The primary purpose of the 221-square-mile Arthur R. Marshall Loxahatchee National Wildlife Refuge is to provide habitat for wildlife of the northern Everglades. The refuge is hemmed in by a canal and dike system designed to impound and protect the marshlands within. The pleasant 5 1/2-mile Everglades Canoe Trail, beginning near the visitor center, provides an introduction to the northern Everglades ecosystem, which includes wet prairies, sloughs, sawgrass, and tree islands. Large numbers of waterfowl, especially Blue-winged Teal and Ring-necked Ducks, congregate in the pools during winter. The Mottled Duck, a southern Florida and Gulf coast specialty that closely resembles the more widespread American Black Duck, is abundant year-round. Fulvous Whistling-Ducks are common in fall and winter, and the Masked Duck, a tropical vagrant, has been seen on rare occasions. A variety of shorebirds visit here, including large populations of Black-necked Stilts, Spotted Sandpipers, and both Greater and Lesser Yellowlegs. By far the most sought-after bird is the Snail Kite. The kite nests in the refuge and is seen in all seasons foraging for Florida Apple Snails over the marshes. Ask at the visitor center about recent sightings.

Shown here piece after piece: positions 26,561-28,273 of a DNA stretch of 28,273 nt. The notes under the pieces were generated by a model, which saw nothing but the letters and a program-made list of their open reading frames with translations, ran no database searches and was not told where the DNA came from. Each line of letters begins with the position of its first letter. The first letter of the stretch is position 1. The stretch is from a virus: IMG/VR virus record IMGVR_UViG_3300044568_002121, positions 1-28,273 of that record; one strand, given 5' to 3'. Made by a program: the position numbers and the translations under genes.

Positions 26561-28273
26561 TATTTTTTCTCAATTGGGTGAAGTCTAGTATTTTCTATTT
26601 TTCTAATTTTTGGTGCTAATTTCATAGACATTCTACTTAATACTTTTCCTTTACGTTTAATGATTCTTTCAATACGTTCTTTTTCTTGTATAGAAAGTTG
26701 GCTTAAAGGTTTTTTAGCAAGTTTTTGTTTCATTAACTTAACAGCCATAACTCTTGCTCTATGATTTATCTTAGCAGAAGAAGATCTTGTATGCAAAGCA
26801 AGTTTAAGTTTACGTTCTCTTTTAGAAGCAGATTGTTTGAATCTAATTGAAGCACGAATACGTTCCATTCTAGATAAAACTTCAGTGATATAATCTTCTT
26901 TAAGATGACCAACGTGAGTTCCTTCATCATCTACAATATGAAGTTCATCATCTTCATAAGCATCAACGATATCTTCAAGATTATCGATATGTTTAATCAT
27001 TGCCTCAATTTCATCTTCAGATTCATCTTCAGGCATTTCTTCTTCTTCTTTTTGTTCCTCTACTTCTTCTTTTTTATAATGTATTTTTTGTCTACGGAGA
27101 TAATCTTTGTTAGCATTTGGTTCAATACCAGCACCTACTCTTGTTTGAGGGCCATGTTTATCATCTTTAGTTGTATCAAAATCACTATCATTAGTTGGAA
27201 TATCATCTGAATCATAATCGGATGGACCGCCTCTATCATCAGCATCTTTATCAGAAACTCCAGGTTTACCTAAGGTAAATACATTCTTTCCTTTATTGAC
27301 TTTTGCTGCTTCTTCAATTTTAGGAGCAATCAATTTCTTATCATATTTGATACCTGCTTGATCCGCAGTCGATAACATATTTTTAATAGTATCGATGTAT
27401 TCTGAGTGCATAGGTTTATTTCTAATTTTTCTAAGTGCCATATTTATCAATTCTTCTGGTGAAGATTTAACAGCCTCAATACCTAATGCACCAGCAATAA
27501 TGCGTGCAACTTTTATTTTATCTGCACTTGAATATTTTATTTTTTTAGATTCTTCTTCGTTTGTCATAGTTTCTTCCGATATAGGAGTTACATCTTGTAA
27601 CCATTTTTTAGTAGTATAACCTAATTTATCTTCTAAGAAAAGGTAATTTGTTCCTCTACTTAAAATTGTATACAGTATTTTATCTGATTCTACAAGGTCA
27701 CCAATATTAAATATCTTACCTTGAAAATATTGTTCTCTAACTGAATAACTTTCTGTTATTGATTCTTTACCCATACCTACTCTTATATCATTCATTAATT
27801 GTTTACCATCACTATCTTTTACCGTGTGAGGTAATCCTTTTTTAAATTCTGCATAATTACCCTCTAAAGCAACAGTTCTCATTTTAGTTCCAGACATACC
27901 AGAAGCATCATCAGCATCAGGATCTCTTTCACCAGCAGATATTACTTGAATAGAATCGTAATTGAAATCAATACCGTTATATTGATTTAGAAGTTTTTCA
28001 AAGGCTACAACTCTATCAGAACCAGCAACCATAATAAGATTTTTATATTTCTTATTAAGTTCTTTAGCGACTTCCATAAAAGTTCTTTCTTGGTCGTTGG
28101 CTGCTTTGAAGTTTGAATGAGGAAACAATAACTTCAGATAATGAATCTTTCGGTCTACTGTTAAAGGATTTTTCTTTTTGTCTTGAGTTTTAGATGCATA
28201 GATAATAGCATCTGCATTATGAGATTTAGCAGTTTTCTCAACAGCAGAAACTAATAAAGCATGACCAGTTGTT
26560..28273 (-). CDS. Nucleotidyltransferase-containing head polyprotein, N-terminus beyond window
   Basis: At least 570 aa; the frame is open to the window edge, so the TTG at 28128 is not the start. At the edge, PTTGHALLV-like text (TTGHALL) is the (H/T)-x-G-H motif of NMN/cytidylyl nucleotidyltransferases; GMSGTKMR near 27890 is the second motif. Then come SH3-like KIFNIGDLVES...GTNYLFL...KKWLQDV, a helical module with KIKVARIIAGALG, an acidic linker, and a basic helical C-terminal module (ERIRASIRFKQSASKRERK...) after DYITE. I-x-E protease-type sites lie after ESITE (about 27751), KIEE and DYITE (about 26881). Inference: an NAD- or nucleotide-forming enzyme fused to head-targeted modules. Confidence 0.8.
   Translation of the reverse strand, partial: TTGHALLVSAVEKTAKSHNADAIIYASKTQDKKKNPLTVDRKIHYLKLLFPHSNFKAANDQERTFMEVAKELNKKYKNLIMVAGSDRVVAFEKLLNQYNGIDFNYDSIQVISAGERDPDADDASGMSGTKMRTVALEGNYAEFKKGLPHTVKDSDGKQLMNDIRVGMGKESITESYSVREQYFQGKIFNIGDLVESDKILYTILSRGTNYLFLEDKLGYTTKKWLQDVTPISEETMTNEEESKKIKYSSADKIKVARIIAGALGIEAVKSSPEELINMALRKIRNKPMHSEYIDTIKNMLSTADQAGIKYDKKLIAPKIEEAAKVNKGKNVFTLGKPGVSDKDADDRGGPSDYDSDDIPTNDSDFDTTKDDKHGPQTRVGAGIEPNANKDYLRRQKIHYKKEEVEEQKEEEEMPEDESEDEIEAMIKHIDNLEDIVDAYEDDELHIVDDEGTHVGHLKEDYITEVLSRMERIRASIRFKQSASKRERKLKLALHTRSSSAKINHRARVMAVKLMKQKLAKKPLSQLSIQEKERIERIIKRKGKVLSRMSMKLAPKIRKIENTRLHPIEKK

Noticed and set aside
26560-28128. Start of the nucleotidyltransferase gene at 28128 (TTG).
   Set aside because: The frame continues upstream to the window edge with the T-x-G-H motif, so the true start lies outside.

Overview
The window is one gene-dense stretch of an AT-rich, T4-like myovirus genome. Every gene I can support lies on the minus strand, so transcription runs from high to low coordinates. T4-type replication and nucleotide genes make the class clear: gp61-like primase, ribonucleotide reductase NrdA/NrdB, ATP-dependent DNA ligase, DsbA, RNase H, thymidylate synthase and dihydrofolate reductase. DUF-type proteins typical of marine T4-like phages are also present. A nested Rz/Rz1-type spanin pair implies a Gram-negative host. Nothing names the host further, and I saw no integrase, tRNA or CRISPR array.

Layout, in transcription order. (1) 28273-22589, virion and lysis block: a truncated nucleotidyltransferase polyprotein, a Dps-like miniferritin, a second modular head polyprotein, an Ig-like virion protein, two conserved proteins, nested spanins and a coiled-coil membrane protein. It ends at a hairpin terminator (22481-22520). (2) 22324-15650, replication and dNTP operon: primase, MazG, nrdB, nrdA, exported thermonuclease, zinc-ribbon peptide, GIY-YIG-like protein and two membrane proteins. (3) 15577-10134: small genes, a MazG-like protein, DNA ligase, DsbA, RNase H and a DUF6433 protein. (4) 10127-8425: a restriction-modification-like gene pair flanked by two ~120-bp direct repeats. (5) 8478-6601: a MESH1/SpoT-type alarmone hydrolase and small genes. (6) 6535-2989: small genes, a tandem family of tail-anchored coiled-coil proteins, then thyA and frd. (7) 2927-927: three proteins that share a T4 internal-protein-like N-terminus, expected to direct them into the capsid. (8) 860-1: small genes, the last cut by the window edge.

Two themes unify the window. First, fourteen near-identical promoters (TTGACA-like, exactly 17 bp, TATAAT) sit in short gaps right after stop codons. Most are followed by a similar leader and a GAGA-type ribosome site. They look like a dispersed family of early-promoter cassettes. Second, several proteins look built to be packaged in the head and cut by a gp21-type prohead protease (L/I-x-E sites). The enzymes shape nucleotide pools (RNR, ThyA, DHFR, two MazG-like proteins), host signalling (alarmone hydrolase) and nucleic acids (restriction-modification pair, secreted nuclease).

Loxahatchee is mostly water, but two short nature trails provide access for walkers. The nearly 1/2-mile Cypress Swamp Boardwalk passes through a lush cypress swamp, and the nearly 1-mile Marsh Trail circles around a freshwater impoundment and leads to an observation tower. Limpkins, rails, bitterns, and a variety of long-legged waders are easily observed along the Marsh Trail.
No motorized boats are allowed on the Everglades Canoe Trail. Canoeists are also permitted on the canals but must compete with motorboats there.
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